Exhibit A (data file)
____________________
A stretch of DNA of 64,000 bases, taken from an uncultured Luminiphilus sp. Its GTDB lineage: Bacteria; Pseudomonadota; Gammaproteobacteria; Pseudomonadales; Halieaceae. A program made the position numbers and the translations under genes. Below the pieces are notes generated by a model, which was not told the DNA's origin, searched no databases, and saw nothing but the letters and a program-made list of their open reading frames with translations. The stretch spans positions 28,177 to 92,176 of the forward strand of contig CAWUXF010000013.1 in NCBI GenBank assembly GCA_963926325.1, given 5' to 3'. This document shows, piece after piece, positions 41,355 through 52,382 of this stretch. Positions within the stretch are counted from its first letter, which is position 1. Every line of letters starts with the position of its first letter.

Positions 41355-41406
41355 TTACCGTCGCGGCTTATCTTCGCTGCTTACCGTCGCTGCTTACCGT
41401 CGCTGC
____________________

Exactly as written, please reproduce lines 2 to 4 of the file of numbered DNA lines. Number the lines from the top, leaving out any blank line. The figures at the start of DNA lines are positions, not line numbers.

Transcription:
Positions 41355-41406
41355 TTACCGTCGCGGCTTATCTTCGCTGCTTACCGTCGCTGCTTACCGT
41401 CGCTGC